Black cabs in London are one of the city’s most identifiable symbols, and they can be seen rushing through the streets daily. A London taxi, like the yellow cab in the United States, is culturally significant. However, what makes the black cab so significant? Consider the following ten fascinating facts and figures about this iteration of London transit.
Perhaps the most crucial element of being a London taxi driver is “The Knowledge.” This is a test that all taxi drivers must pass to receive a license. Drivers must be interested in obtaining a practical knowledge of London’s 320 routes within a six-mile radius of Charing Cross, which encompasses 25,000 streets and 20,000 monuments, study for 2-4 years. Green badges are awarded to passing motorists. Yellow badges are restricted to a smaller, suburban area of London and do not enable drivers access to the exact locations as green badge cars.
Taxicab licenses were initially issued in 1639 to the Corporation of Coachmen. In 1662, Hackneys and Hansom Cabs were licensed horse-drawn vehicles. By the 1920s, motorized cabs had superseded hansom cabs as the primary taxi vehicle in London.
Taxis must be tall enough to accommodate a passenger wearing a bowler hat properly. Furthermore, hackney carriages were required to convey a horse’s hay bale. This law was in existence for a period after a Heathrow taxi ride was available.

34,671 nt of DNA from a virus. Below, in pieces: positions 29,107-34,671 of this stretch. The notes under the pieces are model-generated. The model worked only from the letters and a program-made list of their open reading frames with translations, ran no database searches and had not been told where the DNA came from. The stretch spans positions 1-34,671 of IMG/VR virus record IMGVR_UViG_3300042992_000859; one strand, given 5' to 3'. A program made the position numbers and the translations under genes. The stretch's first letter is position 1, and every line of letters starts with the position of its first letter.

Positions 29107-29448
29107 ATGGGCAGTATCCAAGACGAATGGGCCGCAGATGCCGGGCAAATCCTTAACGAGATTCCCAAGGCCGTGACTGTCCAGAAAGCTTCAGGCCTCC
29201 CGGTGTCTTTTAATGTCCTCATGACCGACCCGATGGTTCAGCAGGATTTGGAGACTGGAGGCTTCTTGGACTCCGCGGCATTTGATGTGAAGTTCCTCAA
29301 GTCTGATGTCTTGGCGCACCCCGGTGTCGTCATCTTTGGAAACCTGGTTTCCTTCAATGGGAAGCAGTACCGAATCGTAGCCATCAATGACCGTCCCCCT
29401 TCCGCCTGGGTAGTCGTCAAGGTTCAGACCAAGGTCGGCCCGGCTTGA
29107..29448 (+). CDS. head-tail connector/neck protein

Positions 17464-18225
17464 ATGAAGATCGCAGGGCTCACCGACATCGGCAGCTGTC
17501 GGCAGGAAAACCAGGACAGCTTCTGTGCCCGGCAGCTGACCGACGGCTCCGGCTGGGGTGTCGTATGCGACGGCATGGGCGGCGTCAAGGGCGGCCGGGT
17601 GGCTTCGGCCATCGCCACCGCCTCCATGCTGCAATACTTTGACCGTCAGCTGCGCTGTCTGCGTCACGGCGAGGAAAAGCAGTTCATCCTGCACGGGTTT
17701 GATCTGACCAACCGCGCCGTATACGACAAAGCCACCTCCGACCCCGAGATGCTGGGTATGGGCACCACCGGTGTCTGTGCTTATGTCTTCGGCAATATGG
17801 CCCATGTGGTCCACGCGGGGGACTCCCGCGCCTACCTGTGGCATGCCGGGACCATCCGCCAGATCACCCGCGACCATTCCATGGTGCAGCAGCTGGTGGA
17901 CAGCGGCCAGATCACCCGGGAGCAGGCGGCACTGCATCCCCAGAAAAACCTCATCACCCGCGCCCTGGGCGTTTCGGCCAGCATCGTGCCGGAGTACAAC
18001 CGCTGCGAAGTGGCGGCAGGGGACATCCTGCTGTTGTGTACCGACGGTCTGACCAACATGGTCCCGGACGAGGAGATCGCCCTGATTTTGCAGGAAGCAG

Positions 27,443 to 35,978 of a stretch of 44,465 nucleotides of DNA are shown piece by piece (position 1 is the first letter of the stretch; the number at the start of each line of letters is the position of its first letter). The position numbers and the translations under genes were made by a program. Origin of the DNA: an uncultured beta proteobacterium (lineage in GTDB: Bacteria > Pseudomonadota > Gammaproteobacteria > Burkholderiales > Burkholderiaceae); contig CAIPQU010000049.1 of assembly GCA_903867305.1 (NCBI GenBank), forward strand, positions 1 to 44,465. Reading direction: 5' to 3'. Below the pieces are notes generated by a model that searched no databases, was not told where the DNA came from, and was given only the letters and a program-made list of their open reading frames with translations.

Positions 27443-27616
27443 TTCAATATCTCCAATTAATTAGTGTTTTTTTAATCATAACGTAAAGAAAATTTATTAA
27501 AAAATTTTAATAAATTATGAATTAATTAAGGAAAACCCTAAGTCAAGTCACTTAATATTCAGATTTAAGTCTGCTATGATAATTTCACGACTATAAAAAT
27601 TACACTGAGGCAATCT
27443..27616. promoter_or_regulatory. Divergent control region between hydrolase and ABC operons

Tight Turns Are Required
A black cab’s turning radius is less than 25 feet. This is ostensible to accommodate the Savoy Hotel’s little roundabout. This turning radius became a regulatory requirement for all London cabs in the 1970s. Additionally, Savoy Court is one of the few areas in London where cars drive on the right, and customers sit behind the driver and exit the cab facing the hotel.
It is technically prohibited to cry “Taxi!” Simply extend your arm to indicate a cab if you notice one with a lit sign. Fortunately, you can use this app which allows you to hire a cab through your smartphone.
Origins of The Term “Taxi”
The term “taxi” originates with the taximeter, a device that is used to calculate mileage and fee. “Cab” was an abbreviation for “cabriolet,” a French word meaning “to leap,” referring to a type of taxi and the maneuver required to exit one.
Additionally, hailing a cab when infected with the bubonic plague was purportedly illegal. This is still partially true, as the Public Health (Control of Sickness) Act of 1984 requires anyone suffering from a notifiable sickness to tell the cab driver, who can then decide whether to convey the passenger or not. If he accepts another fare, he must notify the authorities and clean the vehicle.
London’s famous black taxi cab is well-known across the world, and visitors to the city must take a ride in one. It is recognized for its dependability and safety, and its drivers are renowned for their ability to traverse London’s maze-like back streets and thoroughfares without missing a beat.